By LINDA MOSS
In a narrow vote after much debate, the Township Council introduced an ordinance Tuesday night that will reduce the speed limit on Grove Street, where a pedestrian was struck and killed this summer, to 30 mph from 35 mph.
At the local governing body’s meeting the vote was 4-3 in favor of the ordinance, with Mayor Robert Jackson, Deputy Mayor Robin Schlager, at-Large Councilman Bob Russo and Fourth Ward Councilwoman Renee Baskerville in favor of the measure. First Ward Councilman Bill Hurlock, Third Ward Councilman Sean Spiller and at-large Councilman Rich McMahon voted against it.
“I’m doing what I believe in … but this is not going to solve the problem unless we enforce it and we put a lot of signage up,” Russo said.
If the resolution is approved by the council on its second reading, it will then be sent to Essex County officials for their sign-off, since Grove Street is a county road. At the council meeting Acting Township Manager Tim Stafford said that in his experience, when a municipality passes such as ordinance it is usually approved by county officials.
Council members agree that there is no one silver-bullet solution to making Grove Street safer, that it will take a combination of efforts, including stepped-up enforcement, pedestrian-safety education and traffic-calming measures. But the group divided about whether lowering the speed limit is a step that will really make drivers slow down. Those in favor of the 30 mph said at least it’s an immediate action that can be taken in advance of other measures.
“Time is of the essence … Maybe it won’t work, maybe it won’t help things,” Schlager said. “But it’s something we can do now, where we can get signs up in the next four weeks. And I really feel like it’s something that we should do, we should try.”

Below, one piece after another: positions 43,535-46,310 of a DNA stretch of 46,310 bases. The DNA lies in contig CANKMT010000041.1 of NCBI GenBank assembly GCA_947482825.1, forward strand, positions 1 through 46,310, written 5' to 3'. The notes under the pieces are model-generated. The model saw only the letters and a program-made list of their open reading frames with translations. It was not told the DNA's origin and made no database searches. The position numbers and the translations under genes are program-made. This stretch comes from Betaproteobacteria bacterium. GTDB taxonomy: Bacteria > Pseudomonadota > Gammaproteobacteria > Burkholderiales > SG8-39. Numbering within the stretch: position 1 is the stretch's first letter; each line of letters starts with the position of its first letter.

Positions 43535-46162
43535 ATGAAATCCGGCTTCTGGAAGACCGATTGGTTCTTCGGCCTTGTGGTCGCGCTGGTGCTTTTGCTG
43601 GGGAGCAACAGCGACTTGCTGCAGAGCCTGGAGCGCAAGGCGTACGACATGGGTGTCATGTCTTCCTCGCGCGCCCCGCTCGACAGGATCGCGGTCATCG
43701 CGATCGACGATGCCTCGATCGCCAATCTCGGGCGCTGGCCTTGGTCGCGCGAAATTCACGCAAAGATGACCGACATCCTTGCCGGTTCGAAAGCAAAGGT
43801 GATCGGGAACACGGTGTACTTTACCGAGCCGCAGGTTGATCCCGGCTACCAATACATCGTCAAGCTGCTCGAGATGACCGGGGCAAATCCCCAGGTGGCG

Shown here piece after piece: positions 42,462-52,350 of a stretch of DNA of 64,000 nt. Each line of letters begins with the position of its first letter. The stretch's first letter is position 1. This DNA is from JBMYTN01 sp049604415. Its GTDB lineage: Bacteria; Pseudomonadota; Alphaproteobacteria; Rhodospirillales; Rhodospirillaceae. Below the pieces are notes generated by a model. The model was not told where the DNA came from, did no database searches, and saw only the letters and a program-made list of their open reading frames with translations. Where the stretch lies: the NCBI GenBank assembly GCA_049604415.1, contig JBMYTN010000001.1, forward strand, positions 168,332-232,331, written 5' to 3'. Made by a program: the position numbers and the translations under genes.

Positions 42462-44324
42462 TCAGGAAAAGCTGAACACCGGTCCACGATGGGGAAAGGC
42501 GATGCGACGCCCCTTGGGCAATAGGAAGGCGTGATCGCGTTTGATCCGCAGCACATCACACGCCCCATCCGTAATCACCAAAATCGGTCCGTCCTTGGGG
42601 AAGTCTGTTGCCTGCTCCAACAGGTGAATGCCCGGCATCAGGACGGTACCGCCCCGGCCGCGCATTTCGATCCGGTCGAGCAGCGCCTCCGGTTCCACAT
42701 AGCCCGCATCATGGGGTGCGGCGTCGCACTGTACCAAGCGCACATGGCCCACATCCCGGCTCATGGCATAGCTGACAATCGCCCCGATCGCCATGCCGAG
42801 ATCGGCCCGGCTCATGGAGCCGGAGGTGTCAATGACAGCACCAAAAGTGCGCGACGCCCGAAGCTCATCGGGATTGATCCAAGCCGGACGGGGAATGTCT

She agreed that Spiller, McMahon and Hurlock had made some valid points in opposition to the speed-limit reduction on Grove Street.
“My concern overall with this is I am not convinced that changing a signed speed limit is going to affect outcomes in terms of people changing behavior … what has been shown to work is that people, drivers need to feel like the street is more narrow,” Spiller said. “They need to feel that they need to go slower. They need to have things placed — like street bump-outs, other tools — things that have been shown to lower people’s speed.”
He added that poor lighting on Grove Street has to be addressed, adding that he’s convinced that the energy-efficient lights that PSE&G installed in town are dimmer than their predecessors.
“I would absolutely agree that lighting on that street is key,” Spiller said. “All of us who have driven down there … we know how dark it is and how difficult it is to see someone crossing.”
But Spiller said he met with PSE&G officials last year about the lighting of Montclair’s streets, and changing or adding lights is a time-consuming effort that the township would have to foot the bill for.
At its Oct. 3 meeting the council heard roughly two dozen residents plead for a speed reduction on Grove Street. Several of those who spoke had been hit and injured in accidents while crossing Grove Street, and several mentioned the June death of Mary DeFilippis, a 70-year-old resident who sustained fatal injuries on that roadway.
At this week’s meeting McMahon cited statistics that indicated that more enforcement of traffic laws was addressing some of the safety issues on Grove Street. He said that at this time last year there were 38 accidents on Grove, compared to only 25 this year. And 26 traffic summonses were issued for Grove Street last year, with that doubling to 55 this year, according to McMahon.
Hurlock made reference to a report that recommended that the Grove Street speed limit be dropped. But one paragraph in that study said, “however, a reduction in speed limit alone may not result in significantly reduced vehicle speeds,” adding that “a combination of engineering, enforcement and education” are also part of the mix, according to Hurlock.
Before Tuesday’s vote Baskerville asked the council to amend the ordinance to also include reducing the speed limit on Valley Road to 30 mph, which she said was better than addressing issues of pedestrian safety and speeding in a “very piecemeal” manner around the township. But several council members said they didn’t have any data on traffic issues on Valley Road to address it now, and wanted to keep the proposed ordinance remain strictly focused on Grove Street.